The benefits of having AMAZING diabetic friends are numerous.
I have been lucky in the fact that I have never experienced this phenomenon called the DENIAL PERIOD. Yes this may sound crazy, but I have never hated, neglected (on purpose), or denied my diabetes. Normally when children who are diagnosed with diabetes hit their teen years they have this denial period, mainly because they are gaining independence and are seeing where they fit in and the last thing they want is the betes. Now do NOT get me wrong. There is absolutely nothing abnormal or wrong with this. Yes it is not good to leave your diabetes unmanaged, but once diabetics get through this they realize how important taking care of their diabetes is. They know the consequences of not taking care of themselves and they know how crappy it feels. So I believe the positives out way the short term negatives. Anyways, I give credit to my diabetic friends (John, Brian, Karlee, Katie, Michelle, Ashley, Stefanie and so many others) for showing me that diabetes is not something that should ever stop you, you have control of it and if people are going to be your friend they are going to accept it. It is really as simple as that.
Another benefit I have gained from my betic friends is that I can seriously do anything. They showed me that I can climb 14,000 ft. mountains, now it is my favorite thing to do. They showed me that I could run (and walk) half marathons, I just finished my 5th. Now I have reached the point where I have grown my wings and am starting to fly on my own. I am being that leader in younger kids lives now through mentoring and it is the crazy chain reaction ever!

So thank you to allllllllll my diabetic friends. You are the people who have shaped me into who I am today. You have pushed me to do more than I ever thought I would in life and have showed me what's important. I strive to be like all of you when I grow up. I love you guys more than you will ever know!
John, Me, Erin (awesome diabetic and best friend), and Brian




Wednesday, November 9, 2011

National Diabetes Blog Day!

Yeah I know. I'm a slacker. I can't seem to find the time to write these.
So much has happened since the last blog that I have no idea where to start so I will give some brief highlights.
* I am one of 12 runners up for Nick Jonas's simple inspirations contest which means I will have my picture out in a calendar that will be motivation for newly diagnosed kids. To read my words click here.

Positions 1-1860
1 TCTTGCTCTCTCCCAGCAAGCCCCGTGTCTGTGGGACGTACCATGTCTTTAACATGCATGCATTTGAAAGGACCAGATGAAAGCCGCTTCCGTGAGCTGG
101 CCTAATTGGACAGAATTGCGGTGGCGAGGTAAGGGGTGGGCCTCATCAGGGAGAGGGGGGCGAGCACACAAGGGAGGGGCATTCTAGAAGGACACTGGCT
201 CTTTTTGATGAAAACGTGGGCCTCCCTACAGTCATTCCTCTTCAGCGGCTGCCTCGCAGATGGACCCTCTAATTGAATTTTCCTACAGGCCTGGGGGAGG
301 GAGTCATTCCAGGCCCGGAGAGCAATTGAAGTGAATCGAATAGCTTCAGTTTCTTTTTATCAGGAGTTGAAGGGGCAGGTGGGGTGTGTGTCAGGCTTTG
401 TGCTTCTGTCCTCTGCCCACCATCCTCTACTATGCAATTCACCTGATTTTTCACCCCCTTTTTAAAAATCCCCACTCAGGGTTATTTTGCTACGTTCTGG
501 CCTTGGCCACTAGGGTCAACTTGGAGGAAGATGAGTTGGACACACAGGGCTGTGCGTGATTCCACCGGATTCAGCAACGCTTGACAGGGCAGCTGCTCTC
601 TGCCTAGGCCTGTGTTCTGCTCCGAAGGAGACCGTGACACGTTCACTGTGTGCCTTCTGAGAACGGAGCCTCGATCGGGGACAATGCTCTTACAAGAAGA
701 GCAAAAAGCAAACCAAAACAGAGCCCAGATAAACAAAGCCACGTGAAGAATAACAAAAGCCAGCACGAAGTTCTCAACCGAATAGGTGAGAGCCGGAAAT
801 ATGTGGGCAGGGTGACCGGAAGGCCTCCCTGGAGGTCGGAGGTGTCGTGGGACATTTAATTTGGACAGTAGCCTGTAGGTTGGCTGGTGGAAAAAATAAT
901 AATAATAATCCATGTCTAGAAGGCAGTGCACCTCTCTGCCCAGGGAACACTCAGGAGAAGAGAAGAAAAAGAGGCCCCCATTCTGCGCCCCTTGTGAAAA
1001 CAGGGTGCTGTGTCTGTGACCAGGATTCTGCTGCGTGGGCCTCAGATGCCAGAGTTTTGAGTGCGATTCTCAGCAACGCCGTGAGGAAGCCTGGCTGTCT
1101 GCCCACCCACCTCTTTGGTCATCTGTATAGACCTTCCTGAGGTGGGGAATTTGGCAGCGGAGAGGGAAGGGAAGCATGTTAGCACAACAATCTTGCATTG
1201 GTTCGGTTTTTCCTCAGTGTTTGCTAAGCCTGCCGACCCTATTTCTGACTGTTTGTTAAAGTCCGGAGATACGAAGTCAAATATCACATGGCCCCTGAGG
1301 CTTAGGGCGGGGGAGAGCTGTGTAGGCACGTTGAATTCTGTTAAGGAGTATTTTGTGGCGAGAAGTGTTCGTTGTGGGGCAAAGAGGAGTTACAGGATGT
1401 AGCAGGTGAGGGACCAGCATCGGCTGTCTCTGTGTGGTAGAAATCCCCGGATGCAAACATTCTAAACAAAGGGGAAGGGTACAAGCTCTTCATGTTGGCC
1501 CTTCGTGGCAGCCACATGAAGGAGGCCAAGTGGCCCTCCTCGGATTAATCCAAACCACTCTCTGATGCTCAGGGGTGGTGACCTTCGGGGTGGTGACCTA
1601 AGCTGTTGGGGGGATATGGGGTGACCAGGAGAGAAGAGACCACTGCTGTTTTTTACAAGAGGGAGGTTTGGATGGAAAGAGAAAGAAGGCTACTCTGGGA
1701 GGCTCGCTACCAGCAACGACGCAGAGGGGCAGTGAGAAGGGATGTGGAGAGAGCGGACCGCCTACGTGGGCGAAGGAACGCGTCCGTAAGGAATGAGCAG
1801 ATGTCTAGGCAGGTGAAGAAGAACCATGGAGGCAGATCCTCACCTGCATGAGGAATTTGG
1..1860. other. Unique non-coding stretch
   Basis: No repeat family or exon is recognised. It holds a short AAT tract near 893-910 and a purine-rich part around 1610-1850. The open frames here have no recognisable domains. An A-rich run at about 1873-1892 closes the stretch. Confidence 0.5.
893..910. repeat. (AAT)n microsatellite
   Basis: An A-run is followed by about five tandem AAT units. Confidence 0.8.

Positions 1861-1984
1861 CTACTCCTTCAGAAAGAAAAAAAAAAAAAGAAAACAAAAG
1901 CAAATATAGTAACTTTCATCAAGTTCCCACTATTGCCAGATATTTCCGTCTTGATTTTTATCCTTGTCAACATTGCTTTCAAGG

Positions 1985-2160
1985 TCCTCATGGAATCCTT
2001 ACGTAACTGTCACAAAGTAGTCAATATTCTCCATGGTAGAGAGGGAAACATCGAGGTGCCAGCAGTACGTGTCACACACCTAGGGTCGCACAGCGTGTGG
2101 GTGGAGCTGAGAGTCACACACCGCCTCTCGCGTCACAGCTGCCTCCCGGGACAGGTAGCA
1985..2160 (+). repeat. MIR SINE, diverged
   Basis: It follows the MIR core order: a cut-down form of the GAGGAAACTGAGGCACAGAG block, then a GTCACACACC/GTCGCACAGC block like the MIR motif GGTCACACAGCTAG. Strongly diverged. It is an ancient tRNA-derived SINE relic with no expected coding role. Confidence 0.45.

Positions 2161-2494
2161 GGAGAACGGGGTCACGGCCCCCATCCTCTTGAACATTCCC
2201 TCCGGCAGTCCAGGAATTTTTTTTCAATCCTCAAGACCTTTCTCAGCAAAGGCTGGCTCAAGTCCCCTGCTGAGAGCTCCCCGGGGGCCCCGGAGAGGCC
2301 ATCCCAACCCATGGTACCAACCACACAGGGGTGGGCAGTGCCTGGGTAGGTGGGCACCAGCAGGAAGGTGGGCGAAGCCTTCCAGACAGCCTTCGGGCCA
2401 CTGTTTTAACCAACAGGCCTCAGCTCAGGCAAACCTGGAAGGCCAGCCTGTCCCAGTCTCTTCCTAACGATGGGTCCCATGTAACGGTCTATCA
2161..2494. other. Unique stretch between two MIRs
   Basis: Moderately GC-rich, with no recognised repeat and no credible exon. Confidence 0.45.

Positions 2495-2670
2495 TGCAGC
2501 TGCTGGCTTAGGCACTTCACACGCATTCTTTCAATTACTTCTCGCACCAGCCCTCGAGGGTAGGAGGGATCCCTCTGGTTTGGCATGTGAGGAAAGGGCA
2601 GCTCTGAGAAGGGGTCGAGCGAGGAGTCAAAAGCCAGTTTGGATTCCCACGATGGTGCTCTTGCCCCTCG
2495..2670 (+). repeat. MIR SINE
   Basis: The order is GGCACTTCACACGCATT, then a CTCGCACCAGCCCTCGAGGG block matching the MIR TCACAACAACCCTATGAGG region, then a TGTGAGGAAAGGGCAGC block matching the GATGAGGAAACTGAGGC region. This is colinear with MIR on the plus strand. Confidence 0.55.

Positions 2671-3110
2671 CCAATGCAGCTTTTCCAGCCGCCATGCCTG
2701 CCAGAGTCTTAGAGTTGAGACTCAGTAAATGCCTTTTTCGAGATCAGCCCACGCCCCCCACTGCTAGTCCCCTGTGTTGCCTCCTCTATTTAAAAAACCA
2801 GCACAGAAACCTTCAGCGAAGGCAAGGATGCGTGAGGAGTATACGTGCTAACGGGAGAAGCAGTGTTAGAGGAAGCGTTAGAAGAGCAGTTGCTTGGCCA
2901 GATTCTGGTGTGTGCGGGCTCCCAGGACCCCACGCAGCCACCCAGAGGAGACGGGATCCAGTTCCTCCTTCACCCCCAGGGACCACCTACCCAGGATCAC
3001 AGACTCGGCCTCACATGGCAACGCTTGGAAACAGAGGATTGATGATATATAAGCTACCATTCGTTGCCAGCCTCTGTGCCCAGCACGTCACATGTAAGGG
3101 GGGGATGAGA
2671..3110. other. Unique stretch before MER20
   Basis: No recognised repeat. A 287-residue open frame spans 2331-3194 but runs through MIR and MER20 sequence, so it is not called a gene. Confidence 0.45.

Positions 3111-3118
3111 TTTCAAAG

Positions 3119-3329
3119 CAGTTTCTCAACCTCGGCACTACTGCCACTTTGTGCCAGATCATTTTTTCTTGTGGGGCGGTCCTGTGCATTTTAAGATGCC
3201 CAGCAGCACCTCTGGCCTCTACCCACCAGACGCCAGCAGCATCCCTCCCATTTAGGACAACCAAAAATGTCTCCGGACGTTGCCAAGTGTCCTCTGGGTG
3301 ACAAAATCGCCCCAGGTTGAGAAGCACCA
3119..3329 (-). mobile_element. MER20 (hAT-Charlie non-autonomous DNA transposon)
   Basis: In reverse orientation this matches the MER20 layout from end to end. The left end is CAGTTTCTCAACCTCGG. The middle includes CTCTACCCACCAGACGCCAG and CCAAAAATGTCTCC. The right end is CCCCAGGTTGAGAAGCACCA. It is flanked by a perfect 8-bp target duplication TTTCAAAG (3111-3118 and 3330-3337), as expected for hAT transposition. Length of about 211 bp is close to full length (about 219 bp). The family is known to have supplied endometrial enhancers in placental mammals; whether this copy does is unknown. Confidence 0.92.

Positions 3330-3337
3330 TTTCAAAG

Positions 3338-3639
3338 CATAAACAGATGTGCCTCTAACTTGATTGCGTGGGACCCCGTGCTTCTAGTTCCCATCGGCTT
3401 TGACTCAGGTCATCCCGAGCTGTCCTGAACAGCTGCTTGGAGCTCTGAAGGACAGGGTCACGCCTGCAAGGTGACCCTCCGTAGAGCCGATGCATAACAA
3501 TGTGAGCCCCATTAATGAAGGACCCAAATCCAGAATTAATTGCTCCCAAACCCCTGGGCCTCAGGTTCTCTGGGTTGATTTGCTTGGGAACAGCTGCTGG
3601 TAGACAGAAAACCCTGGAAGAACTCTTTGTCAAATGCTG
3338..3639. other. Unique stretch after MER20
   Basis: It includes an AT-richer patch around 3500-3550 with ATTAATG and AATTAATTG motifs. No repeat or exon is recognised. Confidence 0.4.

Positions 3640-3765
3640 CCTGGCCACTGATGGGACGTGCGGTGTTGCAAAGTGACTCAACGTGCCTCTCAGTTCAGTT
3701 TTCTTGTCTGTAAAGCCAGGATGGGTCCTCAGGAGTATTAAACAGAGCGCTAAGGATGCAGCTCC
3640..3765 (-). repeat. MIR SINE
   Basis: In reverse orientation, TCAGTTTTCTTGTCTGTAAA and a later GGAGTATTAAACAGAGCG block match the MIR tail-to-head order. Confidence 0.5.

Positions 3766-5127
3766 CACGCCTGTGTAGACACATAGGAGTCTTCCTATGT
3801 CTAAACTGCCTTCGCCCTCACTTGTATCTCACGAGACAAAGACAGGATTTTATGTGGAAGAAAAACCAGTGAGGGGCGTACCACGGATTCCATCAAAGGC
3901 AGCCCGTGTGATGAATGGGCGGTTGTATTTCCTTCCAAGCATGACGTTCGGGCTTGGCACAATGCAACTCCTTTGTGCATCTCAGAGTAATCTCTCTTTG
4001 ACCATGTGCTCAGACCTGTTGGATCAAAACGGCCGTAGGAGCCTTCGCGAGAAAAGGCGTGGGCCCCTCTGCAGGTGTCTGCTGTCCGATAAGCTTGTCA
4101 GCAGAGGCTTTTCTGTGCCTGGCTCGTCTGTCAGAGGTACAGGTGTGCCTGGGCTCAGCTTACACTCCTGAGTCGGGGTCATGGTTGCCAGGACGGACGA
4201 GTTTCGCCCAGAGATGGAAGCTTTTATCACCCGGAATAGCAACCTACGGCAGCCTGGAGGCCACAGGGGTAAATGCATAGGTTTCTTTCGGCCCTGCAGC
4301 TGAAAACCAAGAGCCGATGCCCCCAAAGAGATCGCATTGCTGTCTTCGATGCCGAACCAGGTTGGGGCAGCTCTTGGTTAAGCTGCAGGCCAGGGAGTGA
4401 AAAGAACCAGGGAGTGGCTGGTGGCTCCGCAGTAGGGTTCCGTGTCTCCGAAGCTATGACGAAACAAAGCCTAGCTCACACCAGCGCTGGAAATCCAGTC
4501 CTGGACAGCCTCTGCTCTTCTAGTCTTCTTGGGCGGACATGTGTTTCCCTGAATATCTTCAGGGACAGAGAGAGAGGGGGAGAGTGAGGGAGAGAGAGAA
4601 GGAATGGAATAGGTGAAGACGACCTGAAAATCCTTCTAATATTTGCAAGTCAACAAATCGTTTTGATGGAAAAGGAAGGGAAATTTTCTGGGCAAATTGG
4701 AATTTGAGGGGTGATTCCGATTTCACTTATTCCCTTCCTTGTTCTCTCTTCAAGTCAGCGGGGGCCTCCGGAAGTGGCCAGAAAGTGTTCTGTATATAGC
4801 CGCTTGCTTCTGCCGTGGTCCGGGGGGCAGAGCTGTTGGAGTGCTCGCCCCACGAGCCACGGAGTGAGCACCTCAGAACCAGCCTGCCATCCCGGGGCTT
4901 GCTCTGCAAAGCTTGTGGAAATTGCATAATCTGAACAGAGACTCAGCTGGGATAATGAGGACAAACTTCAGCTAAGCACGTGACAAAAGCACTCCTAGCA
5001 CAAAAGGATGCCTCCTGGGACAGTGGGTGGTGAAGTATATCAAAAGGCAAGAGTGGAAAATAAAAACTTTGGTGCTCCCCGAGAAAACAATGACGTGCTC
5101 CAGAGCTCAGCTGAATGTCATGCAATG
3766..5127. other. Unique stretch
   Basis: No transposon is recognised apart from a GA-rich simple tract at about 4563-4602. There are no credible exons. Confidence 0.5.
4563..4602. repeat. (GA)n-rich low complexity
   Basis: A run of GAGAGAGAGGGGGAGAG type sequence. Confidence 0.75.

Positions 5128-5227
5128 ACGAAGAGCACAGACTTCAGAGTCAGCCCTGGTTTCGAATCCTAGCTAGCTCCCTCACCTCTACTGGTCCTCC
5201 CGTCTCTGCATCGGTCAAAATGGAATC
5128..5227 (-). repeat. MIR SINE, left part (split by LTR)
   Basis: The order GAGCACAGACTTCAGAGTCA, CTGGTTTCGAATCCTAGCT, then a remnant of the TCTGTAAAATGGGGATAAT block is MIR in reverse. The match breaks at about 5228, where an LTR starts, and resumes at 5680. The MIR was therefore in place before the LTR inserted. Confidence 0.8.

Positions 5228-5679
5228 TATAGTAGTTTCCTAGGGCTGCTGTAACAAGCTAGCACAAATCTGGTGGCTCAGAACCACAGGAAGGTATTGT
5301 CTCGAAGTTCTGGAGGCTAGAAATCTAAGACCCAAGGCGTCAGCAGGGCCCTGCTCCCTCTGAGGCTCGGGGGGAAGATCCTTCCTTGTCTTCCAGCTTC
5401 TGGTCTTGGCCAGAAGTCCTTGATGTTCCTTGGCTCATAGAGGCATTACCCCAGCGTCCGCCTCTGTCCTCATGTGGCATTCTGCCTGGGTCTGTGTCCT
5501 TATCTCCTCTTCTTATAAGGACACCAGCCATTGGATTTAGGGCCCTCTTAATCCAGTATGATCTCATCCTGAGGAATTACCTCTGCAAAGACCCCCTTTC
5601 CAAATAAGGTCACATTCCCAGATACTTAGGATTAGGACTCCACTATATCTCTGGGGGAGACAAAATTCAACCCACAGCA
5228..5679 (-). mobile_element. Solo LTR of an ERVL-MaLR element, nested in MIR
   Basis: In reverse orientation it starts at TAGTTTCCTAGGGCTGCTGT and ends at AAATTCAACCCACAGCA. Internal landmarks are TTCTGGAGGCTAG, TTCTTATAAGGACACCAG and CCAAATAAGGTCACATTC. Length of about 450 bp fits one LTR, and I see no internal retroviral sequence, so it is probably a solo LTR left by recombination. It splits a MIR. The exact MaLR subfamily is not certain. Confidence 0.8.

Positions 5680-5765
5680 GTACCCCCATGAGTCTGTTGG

*I received a good bill of health from my doctor this weekend at my endocrinologist appointment. My blood sugars have been amazing the last couple of days ranging from 90-140 no highs and no lows! It is rare that this ever happens.
*I received an award from the American Legion Auxiliary in recognition of my community service.
*Speaking of service I have 160 of community service hours done to reach my goal of 300 by June of next year!
*I have started ACT classes through a local learning center.For 4 hours every Saturday for 6 weeks I get to spend my morning learning the tips and tools to take the ACT.
*The ACT approved my accommodations which means that whenever I need to use the restroom, test, or eat they will stop the clock which will be nice.
*I have recently gone on two college visits. One to Regis University in Denver which would be awesome to be so close to my diabetic support system and not to mention they have an outstanding school and nursing program. The other Visit was to the University of Iowa which followed my doctors appointment there. It was interesting seeing a large school.
* I finished my 3rd half marathon in Denver with my diabetic friend Zyler. He is 12 years old and had a lot of determination to finish.
*Last weekend I got to see my diabetic friend Karlee, who plays volleyball for Michigan, play against Nebraska and Iowa. She has taught me a great deal about life and I couldn't thank her enough for being a positive role model to me.
*Cross country is over. I had a fantastic season filled full of fun times spent with friends. My teammates and coaches where supportive and so helpful when it came to my diabetes. My coaches stationed themselves along the race course with kits in case I went low.

Well I'm sure I missed some events but those are the main ones, now on to my actual blog.